From the perspective of a desktop user, Zentyal Office functions are likely to be a primary requirement.  Confining the ease of set-up of a *buntu desktop by requiring Nautilus is uneccessarily restrictive, produces degraded performance and hinders the redeployment of existing PCs.  As we are only at the alpha testing stage and inviting feedback, it seems that the desktop client can be independant of the default Gnome file-manager.  This in turn provides an opportunity for Zentyal Desktop to be used on a wider range of existing machines which must help secure the use and success of Zentyal.

Are these findings sufficent for integration to occur?

Lubuntu 10.10 mistakenly omitted gvfs-backends from the release and must currently be installed manually.  I understand this will be rectified in the next release.

...we've been working on Zentyal Desktop and we're now glad to announce the availability of the first alpha version!

Please note that this is still alpha software (it's the first version indeed)...

Your help in testing it, giving us feedback, or even sending patches fixing stuff ;) would be really really appreciated.
Hi J. A. Calvo
It is good to see the desktop-client is being reborn.

The documentation indicates that Nautilus is the only means of providing links to Samba shares.  This is quite restrictive.  Nautilius is not suited to all Ubuntu installations and indeed is not included as a default package in some Ubuntu flavours.

By way of example take Lubuntu:
Quote from: Lubuntu site
lubuntu is a faster, more lightweight and energy saving variant of Ubuntu using LXDE, the Lightweight X11 Desktop Environment. The lubuntu team aims to earn official endorsement from Canonical.
Apps such as Nautilus are deemed to be to heavyweight and resource hungry.  Is it possible at this early alpha stage of development to consider a less restrictive policy.  A possibility might be to use the default components already provided in Lubuntu 10.10 the file-manager PCmanFM (part of LXDE) and GVFS.  This currently provides automatic location and mounting of remote shares in the user home directory.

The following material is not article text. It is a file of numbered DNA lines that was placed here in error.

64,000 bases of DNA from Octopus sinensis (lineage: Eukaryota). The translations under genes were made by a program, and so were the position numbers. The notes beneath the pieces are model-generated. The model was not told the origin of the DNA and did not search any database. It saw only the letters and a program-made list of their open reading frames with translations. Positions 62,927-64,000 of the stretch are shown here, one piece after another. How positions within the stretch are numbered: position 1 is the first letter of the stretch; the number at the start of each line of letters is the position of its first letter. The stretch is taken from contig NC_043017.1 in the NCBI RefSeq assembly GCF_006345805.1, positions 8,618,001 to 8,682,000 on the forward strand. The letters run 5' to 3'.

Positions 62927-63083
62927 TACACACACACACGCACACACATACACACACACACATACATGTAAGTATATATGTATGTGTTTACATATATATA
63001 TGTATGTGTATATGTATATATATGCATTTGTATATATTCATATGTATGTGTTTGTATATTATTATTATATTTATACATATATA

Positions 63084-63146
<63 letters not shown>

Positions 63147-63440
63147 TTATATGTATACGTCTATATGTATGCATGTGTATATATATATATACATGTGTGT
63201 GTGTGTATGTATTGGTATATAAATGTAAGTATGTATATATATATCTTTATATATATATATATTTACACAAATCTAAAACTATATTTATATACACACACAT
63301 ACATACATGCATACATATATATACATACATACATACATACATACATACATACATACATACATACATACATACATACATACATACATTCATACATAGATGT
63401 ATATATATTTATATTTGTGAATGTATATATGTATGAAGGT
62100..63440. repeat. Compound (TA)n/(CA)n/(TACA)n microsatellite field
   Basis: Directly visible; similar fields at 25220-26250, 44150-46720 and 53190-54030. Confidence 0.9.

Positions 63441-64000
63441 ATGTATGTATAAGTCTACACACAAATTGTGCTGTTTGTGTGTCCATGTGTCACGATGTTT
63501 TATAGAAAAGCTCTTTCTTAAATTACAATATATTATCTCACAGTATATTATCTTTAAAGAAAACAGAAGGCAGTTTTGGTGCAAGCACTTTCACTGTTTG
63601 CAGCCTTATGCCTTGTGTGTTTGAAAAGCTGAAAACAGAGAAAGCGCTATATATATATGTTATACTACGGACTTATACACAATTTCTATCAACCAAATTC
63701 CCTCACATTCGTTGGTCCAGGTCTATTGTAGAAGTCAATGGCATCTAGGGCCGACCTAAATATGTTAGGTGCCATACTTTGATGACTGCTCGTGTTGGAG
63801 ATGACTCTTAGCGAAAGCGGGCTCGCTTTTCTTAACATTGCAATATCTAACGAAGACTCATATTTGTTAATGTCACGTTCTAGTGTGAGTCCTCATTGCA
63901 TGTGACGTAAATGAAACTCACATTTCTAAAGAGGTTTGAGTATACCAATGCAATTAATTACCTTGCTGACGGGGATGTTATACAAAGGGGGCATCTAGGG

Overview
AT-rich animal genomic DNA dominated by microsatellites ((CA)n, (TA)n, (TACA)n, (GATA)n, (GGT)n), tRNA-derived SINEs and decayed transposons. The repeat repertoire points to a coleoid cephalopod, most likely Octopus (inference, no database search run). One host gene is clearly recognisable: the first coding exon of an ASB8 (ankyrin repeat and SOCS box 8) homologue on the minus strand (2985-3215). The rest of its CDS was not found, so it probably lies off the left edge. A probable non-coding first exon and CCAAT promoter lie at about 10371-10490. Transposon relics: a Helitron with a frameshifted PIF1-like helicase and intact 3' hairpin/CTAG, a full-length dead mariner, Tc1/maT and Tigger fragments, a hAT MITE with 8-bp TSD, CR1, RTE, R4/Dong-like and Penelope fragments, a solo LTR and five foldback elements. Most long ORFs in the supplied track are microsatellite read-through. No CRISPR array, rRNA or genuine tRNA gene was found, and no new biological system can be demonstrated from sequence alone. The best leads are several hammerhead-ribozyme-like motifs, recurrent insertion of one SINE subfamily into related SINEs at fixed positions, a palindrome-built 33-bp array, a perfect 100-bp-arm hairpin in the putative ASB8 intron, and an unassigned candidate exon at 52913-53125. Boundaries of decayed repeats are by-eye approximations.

Lubuntu is very close to becoming an officially recognized Ubuntu derivative, having been established a couple years ago at the direct invitation of Mark Shuttleworth (founder of Canonical), it is here to stay.  I request that Zentyal-Desktop be compatible with it and its philosophy.

News and Announcements / Re: Zentyal 2.0 released!
« on: September 01, 2010, 02:29:29 pm »
With my first Zentyal post I wish you continued success.

Installation and Upgrades / Re: Groupware server for eBox
« on: August 29, 2010, 08:56:05 am »
I, on the other hand...
All just my own 2 cents, of course.
Good cogent stuff as usual, Sam.

I have never needed or used the groupware functions provided by eBox. I interpreted the view of Oceanwatcher I mentioned as widening the discussion on thread title of "Groupware server for eBox". If this is not the case the comments are perhaps wandering off topic and may be better moved to a different thread.

There was a time when I also required deployments to be as bullet-proof as you describe. This is no longer the case and lower levels of certainty have become acceptable. Responding to the question from J. A. Calvo from this perspective was meant to indicate that alternatives to a chain of eBoxes (Zentyals?) can be a valid and appropriate choice depending upon the requirements of the site in question.  Perhaps the point should have more clearly expressed to indicate that it was not a question of relative merits but an illustration of some of the reasons that might underpin a choice.